USD focus shifts back to interest rates
Dallas Federal Reserve President Robert Kaplan’s hawkish comments yesterday gave the dollar a slight shot in the arm.
His speech focused on the recent tax cuts and his concern over the economy overheating. Although he did not mention interest rates specifically, he did say the Fed has “got some operating room for a while,” which feeds into the narrative of several rate hikes this year.
That narrative took a slight knock this morning after the number of Americans filing for unemployment benefits rose for the second consecutive week to 261,000. Many were quick to point out that the recent cold snap may well have played a part in the increase, so it is not a huge cause for concern. Nevertheless, the dollar’s slide continued after the US Producer Price Index fell 0.1% earlier today.
All eyes will be on US retail sales and inflation tomorrow, which will be closely watched as another indication of how the economy is performing and how soon the Fed may hike rates this year.
ECB keen to keep the euro from strengthening
The euro strengthened earlier this morning after the release of the accounts of the European Central Bank monetary policy meeting on Dec. 14, which hinted at a withdrawal of their bond-buying stimulus.
The release of those minutes was coupled with better-than expected industrial production from the Eurozone, which pushed the EUR/USD rate towards 1.20.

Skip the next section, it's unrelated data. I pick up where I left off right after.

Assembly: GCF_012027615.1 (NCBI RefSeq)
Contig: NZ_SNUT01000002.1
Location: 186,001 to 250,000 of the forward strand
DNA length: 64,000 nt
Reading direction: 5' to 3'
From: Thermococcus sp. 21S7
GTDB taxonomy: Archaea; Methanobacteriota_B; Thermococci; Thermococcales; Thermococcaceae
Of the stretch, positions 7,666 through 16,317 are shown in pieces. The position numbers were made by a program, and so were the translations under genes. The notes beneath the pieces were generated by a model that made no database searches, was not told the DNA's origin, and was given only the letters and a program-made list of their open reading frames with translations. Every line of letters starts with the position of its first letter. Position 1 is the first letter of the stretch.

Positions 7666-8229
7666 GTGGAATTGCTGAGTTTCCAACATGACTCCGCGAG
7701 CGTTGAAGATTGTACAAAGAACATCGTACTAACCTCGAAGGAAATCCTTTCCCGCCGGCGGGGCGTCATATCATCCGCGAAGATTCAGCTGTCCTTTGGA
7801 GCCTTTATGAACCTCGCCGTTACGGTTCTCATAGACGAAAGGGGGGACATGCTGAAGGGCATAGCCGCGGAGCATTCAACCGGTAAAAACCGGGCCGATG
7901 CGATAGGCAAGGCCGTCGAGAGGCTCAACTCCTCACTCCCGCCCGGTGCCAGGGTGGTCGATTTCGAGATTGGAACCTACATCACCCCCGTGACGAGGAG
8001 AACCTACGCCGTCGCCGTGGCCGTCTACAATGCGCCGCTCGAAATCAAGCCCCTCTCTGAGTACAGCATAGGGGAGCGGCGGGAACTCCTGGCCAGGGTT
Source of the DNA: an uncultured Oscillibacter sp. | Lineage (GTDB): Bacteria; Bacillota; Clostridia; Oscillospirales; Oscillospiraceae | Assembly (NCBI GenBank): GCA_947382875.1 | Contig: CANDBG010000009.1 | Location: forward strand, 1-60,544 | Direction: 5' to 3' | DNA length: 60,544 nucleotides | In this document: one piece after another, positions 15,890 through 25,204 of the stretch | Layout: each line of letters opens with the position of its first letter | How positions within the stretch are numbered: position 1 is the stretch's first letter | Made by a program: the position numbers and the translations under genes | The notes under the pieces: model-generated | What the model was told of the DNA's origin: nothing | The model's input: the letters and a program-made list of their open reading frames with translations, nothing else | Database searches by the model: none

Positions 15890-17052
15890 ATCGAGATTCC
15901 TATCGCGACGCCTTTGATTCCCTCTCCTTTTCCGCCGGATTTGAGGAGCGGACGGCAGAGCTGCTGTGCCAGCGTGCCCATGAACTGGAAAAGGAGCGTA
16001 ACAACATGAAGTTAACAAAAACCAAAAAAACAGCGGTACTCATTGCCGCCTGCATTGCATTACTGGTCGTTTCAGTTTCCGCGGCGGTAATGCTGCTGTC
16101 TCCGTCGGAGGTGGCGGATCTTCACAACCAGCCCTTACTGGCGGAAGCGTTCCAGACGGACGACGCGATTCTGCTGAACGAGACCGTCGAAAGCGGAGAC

However, there is a belief among some investors that the ECB may try to talk down the euro when it holds its next monetary policy meeting on Jan. 25. A strong euro makes exporter’s goods less competitive. This is especially important to the biggest economy in the Eurozone, Germany, whose economy relies heavily on exports.
Credit no longer the flavor of the month
After several warnings from the Bank of England Chairman Mark Carney last year on household borrowing in the UK, the demand for unsecured lending was reported to have fallen significantly after the release of the BoE credit conditions survey today.
UK consumers were squeezed last year by high inflation and sluggish wage growth, with many turning to credit cards and loans to make up for the shortfall. Yet this latest reading shows that the trend is being reversed mainly down to a squeeze on the availability of unsecured debt by lenders.
Alex Fitzpatrick, The WorldFirst Team